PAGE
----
The rare collections of Soviet-era artifacts, Russian literature, phonograph recordings, and Perestroika kitsch possessed by the Institute for Modern Russian Culture (IMRC) were only available for study to graduate students and doctoral candidates — until recently. For John Bowlt, professor of Slavic studies in the USC College of Letters, Arts & Sciences and the institute director, opening the collections to his undergraduate students was not only a logical decision, but an easy one.
“Right now, there seems to be less interest in Russia, in general, in America. There’s not a necessity as there was in the old days to know about the enemy — because Russia’s no more the enemy of America,” Bowlt said. “So therefore we have to counter that by trying to find more people whose interest in Russia might be kindled.”
The students in his Russian culture course, which is focused on literature and art from the 19th and 20th centuries, affirm that Bowlt has succeeded. Three of his students from last semester are currently supported by the College’s SOAR (Student Opportunities for Academic Research) program — which awards fellowships to conduct research that will culminate in publication or a collection, in collaboration with a faculty sponsor — and now work in the institute. Senior Haley Reed assists curator Oleg Minin, Ph.D. ’08, in cataloging the extensive Ferris Collection of Sovietica, which includes such items as a permit to attend a parade in the Red Square, Communist party membership cards, bronze and porcelain busts of Stalin and Lenin, a Gorbachev matrushka doll, and post-Soviet era trinkets.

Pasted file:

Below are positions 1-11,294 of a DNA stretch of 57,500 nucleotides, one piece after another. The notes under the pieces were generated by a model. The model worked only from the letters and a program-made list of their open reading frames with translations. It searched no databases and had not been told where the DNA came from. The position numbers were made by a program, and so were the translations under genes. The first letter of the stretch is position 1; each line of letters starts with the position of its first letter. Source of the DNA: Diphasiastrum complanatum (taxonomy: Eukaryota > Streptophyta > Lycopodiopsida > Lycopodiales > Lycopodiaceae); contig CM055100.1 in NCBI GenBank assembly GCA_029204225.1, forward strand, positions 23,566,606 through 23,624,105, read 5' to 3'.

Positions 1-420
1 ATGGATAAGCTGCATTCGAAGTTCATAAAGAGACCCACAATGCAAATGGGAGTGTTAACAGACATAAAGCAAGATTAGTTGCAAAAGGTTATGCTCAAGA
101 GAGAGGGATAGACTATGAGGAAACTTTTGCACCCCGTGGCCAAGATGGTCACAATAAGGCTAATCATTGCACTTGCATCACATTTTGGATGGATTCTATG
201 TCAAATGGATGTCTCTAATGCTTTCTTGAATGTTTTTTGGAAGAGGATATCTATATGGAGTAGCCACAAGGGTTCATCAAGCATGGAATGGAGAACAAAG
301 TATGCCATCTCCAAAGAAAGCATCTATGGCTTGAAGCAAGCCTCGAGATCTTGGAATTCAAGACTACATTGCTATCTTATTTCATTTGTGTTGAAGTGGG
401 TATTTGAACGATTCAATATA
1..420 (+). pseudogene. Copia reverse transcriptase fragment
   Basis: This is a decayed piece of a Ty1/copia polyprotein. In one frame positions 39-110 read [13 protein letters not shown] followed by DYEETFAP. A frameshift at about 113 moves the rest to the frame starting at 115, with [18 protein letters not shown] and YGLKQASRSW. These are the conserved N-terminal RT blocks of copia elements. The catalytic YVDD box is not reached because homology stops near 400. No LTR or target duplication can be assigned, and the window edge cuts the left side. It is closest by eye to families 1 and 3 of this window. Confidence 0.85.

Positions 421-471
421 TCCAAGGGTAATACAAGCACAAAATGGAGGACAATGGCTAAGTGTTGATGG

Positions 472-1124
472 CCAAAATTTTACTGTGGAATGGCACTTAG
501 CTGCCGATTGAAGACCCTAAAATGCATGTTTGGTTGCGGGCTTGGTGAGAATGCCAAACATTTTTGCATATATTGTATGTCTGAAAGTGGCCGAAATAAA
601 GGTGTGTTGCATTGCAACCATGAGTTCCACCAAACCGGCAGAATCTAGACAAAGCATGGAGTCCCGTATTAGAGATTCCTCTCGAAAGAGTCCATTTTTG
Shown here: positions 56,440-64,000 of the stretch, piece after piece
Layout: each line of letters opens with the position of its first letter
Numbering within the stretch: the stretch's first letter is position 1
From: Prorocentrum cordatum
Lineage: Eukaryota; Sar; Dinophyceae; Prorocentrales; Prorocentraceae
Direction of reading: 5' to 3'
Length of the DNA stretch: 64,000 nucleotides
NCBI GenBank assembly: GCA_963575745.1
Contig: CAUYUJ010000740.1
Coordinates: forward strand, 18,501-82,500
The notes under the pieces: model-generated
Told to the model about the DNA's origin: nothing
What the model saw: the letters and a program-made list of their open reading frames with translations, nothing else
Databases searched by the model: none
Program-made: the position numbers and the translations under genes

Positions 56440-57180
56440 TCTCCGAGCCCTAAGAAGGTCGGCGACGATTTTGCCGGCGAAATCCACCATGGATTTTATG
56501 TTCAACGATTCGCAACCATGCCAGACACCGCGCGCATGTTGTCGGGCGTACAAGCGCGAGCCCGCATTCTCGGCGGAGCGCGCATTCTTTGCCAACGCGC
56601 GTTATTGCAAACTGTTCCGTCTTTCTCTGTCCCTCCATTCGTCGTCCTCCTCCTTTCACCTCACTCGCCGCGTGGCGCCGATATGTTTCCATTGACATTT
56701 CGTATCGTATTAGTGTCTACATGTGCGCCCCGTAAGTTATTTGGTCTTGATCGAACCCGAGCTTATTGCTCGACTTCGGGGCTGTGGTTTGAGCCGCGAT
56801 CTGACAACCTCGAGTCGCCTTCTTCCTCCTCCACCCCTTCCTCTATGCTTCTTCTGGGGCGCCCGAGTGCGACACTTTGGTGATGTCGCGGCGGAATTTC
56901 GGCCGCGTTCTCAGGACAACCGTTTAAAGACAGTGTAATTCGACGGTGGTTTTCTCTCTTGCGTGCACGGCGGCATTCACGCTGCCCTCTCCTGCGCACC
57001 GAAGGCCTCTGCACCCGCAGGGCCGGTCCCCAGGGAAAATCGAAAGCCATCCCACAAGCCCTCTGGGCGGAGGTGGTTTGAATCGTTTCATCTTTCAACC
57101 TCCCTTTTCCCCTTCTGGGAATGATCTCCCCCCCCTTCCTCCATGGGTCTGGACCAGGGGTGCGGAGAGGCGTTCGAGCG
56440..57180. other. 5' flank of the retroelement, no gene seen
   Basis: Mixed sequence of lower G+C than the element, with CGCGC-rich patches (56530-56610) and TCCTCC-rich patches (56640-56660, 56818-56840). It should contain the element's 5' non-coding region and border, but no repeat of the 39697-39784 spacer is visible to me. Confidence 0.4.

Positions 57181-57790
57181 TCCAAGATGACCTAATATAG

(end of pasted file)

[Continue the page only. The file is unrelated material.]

“It’s a very fascinating time in Russian history, and Soviet era,” Reed said. “We, in the West, were very closed off — so it’s interesting to see a window into it. It’s also interesting to see what Russian people thought American tourists would want to buy.”
Reed measures, photographs and describes each artifact in as much detail as possible. Once assigned to a section such as bronzes, porcelains or posters, the item is numbered, which is how it will be found in the online catalogue Reed is compiling for her SOAR project.
“It’s a blessing and a curse, in a way,” Reed said, “because there’s so many different things that it would be impossible to really organize it perfectly, but it’s amazing how much they have here, I wish more people could come see it.”
Overseen by Mark Konecny, the institute’s assistant director, sophomore Philip Meyer’s work at the IMRC is focused on updating the institute’s Web site, which will incorporate Reed’s catalogue of photographs in addition to gramophone recordings, a searchable database of the institute’s collections and materials for the classes taught by Bowlt.
“[Working on the Web site] gives me the opportunity to see a little bit of everything,” said Meyer, who came to the College as a history major, before deciding on a double major of Russian and international relations. “It’s really oriented towards the general public.”
Tiffany Schallert, a senior, works closely with Ph.D. candidate Adele Di Ruocco, and is currently examining the Ladyzhensky collection, which relates to author and poet Boris Pasternak, best known outside of Russia for his book, Doctor Zhivago.
In addition to books, the collection includes photographs, which Schallert has been studying. “They really give you a window into this person. He [Pasternak] never smiles, in any of them. You kind of get an idea of how difficult his life was.”
The opportunity for that insight is precisely why people seek out Bowlt at the IMRC, and Bowlt is the reason so many students have developed a fascination with the Russian culture. Neither Schallert, Meyer nor Reed had heard of the IMRC prior to attending the College, but were drawn in after taking the Russian culture class.
In the future Bowlt hopes to organize a music room downstairs in the IMRC where interested parties can listen to Russian gramophone recordings, and perhaps even set up a small cabaret theater.
“By opening up the institute to more undergraduates, I think we’ll be able to spread the word about Russia,” Bowlt said. “It’s weird, it’s bizarre, it’s magic, and we try to transmit those ideas, especially to undergraduates today.”